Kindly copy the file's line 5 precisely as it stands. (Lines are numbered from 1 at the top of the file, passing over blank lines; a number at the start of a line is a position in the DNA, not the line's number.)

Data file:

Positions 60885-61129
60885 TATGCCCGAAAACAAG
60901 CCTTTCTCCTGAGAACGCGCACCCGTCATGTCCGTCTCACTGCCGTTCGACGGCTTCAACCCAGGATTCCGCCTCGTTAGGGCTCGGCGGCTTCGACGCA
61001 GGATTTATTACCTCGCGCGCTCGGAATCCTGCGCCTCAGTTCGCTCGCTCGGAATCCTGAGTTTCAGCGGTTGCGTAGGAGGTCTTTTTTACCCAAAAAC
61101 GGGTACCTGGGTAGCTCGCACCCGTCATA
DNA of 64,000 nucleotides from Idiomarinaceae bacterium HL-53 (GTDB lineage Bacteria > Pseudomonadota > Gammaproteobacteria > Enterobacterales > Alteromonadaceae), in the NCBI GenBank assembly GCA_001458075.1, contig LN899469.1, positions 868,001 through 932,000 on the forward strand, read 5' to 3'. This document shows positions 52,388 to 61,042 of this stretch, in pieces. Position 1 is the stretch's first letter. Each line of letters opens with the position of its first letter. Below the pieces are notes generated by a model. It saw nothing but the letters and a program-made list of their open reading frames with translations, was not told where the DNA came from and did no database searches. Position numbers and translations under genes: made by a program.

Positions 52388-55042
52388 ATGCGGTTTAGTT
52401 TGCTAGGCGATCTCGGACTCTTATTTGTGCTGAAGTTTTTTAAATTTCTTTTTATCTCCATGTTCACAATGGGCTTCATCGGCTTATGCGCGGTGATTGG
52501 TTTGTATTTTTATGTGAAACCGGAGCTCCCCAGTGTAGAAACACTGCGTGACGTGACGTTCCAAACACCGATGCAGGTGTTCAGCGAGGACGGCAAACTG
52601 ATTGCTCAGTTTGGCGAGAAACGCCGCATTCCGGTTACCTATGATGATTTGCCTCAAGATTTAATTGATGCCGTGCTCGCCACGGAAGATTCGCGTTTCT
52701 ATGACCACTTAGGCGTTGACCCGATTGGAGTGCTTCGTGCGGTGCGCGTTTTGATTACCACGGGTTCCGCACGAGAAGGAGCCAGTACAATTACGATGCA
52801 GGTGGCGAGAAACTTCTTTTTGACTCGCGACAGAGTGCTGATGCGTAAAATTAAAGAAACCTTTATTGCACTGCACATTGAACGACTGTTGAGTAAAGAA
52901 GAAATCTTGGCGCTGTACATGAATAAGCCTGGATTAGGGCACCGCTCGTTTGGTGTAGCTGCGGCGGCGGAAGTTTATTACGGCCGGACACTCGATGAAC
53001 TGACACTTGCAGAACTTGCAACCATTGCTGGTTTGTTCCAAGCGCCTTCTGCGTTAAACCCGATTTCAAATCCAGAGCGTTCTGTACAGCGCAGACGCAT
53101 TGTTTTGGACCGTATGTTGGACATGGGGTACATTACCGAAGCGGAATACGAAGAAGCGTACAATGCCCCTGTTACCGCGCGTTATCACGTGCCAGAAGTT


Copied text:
61101 GGGTACCTGGGTAGCTCGCACCCGTCATA